May 1 has come and gone and the cycle of college admission is definitely shifting gears to the future classes of 2019 and beyond! I have just returned from a week traveling to five states where I attended nine fairs and covered nearly 2,000 miles on the road and it was exciting to see this change happening. For the most part, this week I was meeting juniors and even some sophomores, rather than seniors, and it was evident that the college search is picking up quickly for these students.
As juniors, some students have already started touring schools over school breaks while others are just beginning to think about the list of schools they would like to visit in the next year. No matter where you are as of now, the summer is going to be a critical and busy part of the college search. But where to begin?
Planning your summer can be daunting as you look at your calendar and see family vacations, work, sports and, hopefully, some time for relaxation. But fitting in some college tours is definitely something that many juniors (and sophomores, too) are looking to do. Often admission counselors and guidance counselors will recommend visiting campuses while school is in session, and we agree; however we also realize that it can be difficult to get away from school and summer is often a great alternative. Here are a few tips from us on how to maximize your summer visits.
- Look at your calendar and visit a school everywhere you go.
Where are you headed this summer? Basketball camp? To visit your grandparents in Florida? Camping in the Adirondacks? Family reunion in Charleston, S.C.? (These were all activities that were on my family calendar the summer before my junior year). Once you know where you are headed, find out about schools in the area that you might be able to check out. Even if a school is not at all what you think you are looking for, stop by and take a look and get a feel for what you don’t like.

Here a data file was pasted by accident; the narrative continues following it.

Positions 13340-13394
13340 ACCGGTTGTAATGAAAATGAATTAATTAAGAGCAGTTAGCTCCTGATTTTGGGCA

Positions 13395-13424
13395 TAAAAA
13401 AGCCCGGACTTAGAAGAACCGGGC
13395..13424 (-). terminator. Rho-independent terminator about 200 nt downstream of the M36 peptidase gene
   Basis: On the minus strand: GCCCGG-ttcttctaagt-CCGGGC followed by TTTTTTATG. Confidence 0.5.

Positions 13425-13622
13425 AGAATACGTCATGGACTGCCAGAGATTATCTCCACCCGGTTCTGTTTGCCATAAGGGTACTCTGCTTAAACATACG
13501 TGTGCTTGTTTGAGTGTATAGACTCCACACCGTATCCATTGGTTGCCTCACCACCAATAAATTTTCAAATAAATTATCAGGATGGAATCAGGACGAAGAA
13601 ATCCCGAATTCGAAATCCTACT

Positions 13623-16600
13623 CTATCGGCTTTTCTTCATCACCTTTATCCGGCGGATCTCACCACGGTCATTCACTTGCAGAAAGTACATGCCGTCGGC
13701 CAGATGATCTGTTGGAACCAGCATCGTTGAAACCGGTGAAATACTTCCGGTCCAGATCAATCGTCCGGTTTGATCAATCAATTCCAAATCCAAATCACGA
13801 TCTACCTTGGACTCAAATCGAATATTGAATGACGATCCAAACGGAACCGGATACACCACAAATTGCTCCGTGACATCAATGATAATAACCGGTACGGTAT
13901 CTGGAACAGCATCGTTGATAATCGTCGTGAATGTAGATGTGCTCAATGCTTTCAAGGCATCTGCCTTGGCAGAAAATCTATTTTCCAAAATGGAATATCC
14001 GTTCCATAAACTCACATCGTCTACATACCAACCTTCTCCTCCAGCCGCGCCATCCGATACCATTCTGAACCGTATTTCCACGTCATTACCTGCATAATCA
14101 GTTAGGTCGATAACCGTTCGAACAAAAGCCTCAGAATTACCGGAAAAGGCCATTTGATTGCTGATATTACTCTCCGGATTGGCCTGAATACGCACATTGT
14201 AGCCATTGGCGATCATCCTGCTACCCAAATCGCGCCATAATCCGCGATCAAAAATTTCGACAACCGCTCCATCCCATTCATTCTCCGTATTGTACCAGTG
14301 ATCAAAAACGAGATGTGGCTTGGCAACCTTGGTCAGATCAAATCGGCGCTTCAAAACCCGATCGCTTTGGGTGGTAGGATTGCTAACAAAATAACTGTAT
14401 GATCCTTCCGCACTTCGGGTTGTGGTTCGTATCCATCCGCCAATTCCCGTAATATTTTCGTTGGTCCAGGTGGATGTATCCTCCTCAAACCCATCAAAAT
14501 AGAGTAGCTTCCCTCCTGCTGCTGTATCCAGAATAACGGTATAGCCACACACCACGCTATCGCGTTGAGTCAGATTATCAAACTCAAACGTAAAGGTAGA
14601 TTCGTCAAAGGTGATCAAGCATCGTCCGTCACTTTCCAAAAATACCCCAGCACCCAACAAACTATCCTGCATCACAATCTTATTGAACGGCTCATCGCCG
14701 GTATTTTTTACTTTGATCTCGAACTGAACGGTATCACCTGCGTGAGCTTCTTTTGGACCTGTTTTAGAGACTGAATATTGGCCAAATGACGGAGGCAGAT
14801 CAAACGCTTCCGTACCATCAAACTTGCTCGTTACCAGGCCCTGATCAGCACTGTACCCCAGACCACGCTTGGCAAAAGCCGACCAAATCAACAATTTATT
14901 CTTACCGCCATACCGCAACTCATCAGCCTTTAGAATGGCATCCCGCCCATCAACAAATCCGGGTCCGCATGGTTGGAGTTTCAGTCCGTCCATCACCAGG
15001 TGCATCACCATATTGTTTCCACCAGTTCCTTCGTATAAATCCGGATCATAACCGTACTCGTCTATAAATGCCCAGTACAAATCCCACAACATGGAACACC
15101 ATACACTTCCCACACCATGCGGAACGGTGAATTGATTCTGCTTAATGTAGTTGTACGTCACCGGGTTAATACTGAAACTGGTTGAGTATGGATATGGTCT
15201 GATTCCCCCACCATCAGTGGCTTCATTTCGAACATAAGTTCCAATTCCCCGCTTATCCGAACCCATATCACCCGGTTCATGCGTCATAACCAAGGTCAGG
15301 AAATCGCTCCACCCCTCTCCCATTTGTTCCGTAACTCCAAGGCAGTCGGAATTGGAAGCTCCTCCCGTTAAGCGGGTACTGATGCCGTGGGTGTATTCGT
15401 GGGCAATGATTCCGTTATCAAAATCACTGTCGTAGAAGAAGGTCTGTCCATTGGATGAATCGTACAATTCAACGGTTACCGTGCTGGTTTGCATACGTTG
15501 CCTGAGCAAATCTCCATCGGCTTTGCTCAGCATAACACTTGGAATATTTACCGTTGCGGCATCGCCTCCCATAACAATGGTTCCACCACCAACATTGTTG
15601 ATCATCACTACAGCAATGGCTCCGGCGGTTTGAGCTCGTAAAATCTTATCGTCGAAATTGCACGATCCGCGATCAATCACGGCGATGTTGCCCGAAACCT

- How many schools should you visit?
Visit as many schools as you can, but also don’t overdo it. It is easy to get ambitious and think you can visit 15 schools in a week, but limit each day to two schools. When you start to do more than two in a day you may start to miss information. This will only make you want to visit again later on to fill in the gaps.
- Check schedules online.
Summer schedules can be a little different than during the academic year and you will want to be sure to check when tours and information sessions are being offered. Depending on the school, they might offer weekend visits as well. But be sure to look online first!
On your visits
- Take notes.Your summer will come and go before you know it and college visits are only one part of it. The more schools you visit, the harder it will be to remember each one specifically. Get one notebook, or make one folder on your computer that has all of your notes from college visits. Write what you liked and didn’t like. These notes will also help when it comes time to write your supplemental statements in your applications.
- Pick students’ brains.There may not be as many students on campus over the summer, but be sure to ask all those who you meet any questions you have. Hopefully you will also have the chance to connect with many students with varied interests who are on campus over the summer. Don’t leave with a question unanswered!
- Ask about other visit opportunities in the fall.The summer is a great time to go on tour and attend an information session but be sure to ask about additional programming and visit options that will be available once school is back in session. For instance, at Stonehill we will offer Shadow Days as well as an Open House before the Early Action deadline – we’d love to have you back!